Nick Vallejo didn’t immediately feel better when he came out. Instead, he began questioning everything about himself, from his appearance to his faith. It was the darkest time of his life.
Six years ago, Vallejo was just at the start of his gay journey. He quit swimming at the University of Hawaii and moved back home to Southern California. Above all else, he needed a reset, spending the semester surfing in the Pacific and working as a lifeguard for the Los Angeles County Fire Dept.
With the support of family and close friends, Vallejo started to view life in a different way. He embarked on previously unimaginable activities, such as attending Coachella or galavanting around West Hollywood. Each new adventure brought him more confidence. Now, Vallejo wants to show himself off.
He started his own OnlyFans page last month.
“I just felt the most important thing for me to do was own myself,” Vallejo told me on this week’s episode of the Outsports podcast “The Sports Kiki.” “And I don’t know, maybe my future man can see that and be like, ‘Oh, this guy is hot. He’s confident. He knows what he likes. Come find me.’”
Vallejo shared his coming out story with Outsports in 2017. In it, he describes his tortured relationship with his sexuality. Coming from a religious Christian background, Vallejo originally suppressed his attraction to guys. He even got a tattoo on his right arm to prove he would devote himself to a pure life.
But soon, Vallejo’s pure life turned into a double life, and it was torturing him inside. Googling expeditions into the words “gay” and “homosexuality” only added to his ever-growing anxiety. He read stories about kids coming out, and then being abandoned and disowned.
For much of Vallejo’s life, swimming served as a way to channel his emotions, but when he transferred from his local community college to University of Hawaii at Manoa, that was no longer the case.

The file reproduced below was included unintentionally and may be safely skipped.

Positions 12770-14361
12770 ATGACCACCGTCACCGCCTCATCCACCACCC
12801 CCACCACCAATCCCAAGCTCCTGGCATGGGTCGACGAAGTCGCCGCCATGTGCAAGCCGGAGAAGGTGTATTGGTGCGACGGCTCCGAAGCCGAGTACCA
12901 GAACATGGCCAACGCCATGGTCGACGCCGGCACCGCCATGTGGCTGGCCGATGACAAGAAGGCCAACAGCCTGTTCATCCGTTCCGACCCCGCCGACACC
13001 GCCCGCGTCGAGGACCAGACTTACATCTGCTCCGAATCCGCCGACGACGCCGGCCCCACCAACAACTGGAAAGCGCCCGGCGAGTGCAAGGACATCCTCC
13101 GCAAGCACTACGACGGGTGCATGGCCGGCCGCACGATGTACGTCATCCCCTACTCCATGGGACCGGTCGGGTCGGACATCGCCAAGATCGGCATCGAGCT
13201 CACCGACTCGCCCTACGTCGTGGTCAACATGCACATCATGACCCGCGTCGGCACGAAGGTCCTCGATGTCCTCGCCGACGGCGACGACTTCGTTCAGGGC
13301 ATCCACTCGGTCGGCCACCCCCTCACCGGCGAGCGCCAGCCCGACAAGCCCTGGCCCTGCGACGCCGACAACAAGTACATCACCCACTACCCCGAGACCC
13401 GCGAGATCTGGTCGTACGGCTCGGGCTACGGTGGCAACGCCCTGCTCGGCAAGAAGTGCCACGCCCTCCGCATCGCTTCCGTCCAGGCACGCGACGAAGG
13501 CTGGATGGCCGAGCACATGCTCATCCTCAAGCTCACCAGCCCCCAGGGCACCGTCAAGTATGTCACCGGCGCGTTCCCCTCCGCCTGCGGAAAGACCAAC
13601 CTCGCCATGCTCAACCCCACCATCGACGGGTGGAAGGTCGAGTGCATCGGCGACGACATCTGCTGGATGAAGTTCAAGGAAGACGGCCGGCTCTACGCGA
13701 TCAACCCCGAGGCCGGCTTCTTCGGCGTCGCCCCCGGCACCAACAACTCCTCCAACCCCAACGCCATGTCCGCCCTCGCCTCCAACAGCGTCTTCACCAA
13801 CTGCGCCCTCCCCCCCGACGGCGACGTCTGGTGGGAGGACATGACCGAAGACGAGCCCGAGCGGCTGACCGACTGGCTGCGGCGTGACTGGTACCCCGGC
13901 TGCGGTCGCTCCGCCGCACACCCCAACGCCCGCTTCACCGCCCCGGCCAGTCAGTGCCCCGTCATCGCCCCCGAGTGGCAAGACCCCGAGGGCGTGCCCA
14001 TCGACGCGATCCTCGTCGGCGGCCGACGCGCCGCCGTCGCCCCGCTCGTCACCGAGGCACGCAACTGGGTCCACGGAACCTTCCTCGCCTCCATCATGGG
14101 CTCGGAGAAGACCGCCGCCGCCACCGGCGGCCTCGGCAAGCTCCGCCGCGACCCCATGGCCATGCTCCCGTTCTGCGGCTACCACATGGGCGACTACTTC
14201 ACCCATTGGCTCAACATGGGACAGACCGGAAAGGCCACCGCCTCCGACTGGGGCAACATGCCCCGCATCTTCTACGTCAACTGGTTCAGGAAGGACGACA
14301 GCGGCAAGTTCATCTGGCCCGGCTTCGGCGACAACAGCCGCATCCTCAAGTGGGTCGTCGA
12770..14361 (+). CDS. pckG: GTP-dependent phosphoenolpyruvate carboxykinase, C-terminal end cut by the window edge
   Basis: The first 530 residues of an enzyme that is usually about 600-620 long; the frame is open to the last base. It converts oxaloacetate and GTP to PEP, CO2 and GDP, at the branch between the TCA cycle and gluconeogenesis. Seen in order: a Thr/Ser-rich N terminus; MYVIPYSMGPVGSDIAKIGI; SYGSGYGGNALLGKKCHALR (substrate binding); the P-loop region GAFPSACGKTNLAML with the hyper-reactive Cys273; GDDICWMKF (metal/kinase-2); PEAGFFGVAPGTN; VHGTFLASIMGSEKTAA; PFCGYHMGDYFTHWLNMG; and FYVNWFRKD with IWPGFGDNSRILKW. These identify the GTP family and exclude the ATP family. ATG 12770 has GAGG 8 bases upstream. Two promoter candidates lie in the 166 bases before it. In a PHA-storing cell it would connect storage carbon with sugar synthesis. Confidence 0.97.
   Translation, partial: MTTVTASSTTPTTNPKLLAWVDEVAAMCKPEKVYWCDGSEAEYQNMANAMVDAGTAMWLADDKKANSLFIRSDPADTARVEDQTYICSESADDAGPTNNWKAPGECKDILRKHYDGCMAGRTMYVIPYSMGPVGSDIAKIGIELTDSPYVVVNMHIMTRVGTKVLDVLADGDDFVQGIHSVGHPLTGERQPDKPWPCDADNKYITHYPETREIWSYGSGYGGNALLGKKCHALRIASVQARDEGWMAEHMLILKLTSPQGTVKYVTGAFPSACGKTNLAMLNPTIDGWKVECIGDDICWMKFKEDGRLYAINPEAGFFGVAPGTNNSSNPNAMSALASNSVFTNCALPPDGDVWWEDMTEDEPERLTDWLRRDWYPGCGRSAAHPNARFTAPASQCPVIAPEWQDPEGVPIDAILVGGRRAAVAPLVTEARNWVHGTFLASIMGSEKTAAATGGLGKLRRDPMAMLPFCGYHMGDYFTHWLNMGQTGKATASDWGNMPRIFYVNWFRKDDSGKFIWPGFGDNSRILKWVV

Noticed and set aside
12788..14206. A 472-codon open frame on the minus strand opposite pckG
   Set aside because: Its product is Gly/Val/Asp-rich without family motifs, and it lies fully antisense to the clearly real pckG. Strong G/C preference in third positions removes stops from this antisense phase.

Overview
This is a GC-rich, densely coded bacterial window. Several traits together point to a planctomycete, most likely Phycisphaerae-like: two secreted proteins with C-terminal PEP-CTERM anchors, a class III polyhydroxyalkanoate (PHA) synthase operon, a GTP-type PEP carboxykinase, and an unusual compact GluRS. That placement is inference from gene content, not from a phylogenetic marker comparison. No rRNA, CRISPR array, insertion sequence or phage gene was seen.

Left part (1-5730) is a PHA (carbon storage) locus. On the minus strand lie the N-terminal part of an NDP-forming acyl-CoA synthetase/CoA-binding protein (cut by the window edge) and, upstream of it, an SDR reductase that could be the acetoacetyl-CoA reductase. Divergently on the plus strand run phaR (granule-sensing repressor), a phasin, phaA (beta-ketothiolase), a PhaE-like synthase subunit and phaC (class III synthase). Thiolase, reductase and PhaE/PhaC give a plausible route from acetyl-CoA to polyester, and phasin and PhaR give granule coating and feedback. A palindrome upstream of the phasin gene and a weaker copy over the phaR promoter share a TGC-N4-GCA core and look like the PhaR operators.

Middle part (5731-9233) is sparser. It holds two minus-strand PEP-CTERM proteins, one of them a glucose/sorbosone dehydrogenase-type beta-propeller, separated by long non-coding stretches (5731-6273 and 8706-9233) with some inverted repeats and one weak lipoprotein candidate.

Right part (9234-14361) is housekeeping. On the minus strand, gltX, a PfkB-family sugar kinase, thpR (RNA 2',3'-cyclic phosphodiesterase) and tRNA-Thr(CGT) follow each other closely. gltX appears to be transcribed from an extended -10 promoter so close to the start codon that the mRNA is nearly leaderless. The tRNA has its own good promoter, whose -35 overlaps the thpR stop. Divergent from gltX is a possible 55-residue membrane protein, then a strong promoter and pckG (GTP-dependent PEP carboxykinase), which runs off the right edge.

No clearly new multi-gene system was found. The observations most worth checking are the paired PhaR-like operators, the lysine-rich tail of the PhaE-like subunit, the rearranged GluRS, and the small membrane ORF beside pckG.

“I stopped swimming at the university because I felt a piece of me dying,” Vallejo wrote. “I felt as if I didn’t belong in the swimming pool anymore.”
Increasingly, Vallejo started to find solace in the ocean. Surfing allows Vallejo to enjoy himself, and after years of self-torment, he’s putting an emphasis on feeling good.
That brings us back to OnlyFans. It’s another place where Vallejo can be his authentic self.
“In my perspective, I don’t have enough sexy,” Vallejo said. “So I was just like, ‘Well, OnlyFans would be a great place to launch.’ Like, ‘Hey, this is my bedroom, or ‘this is where I am in life right now. This is what I look like.’ It’s not staged and planned. It’s all going with my flow of my timeline.”
There are now more than 1 million content creators on OnlyFans, up from 120,000 in 2019. Earlier this year, I spoke with Chance Wheeler, another gay former college athlete, who says OnlyFans allows him to feel confident in his body.
Much like Vallejo, he came from a more conservative upbringing, and doesn’t want to hide his proclivities anymore.
“I have kinks, and I love them,” Wheeler said. “Like me being sexual, it was just a part of me that I had to accept, and learn. I don’t think nudity is bad. I think it’s a wonderful thing.”
Vallejo agrees, and doesn’t think enough people are willing to blend creativity with promiscuity. He views his OnlyFans page as another part of his artistic portfolio.
“If you own yourself and create yourself and project yourself into the world, people will buy that,” he said. “I don’t feel like there’s enough of that.”
And, as an undergraduate student in Santa Cruz, Calif., it wouldn’t hurt if Vallejo could use OnlyFans to connect with other attractive surfers, either. In the time of COVID-19, we need community more than ever
“I would love to see more creative, hot surfers doing OnlyFans,” Vallejo said. “Why not?”
Click here to check out this episode of our Outsports podcast, The Sports Kiki. You can also subscribe to the show on Apple’s Podcast page as well as on Google Podcasts, and wherever you’ll find Outsports podcasts.
Correction: Nick Vallejo is an undergraduate student in Santa Cruz, Calif. A previous version said he is a graduate student.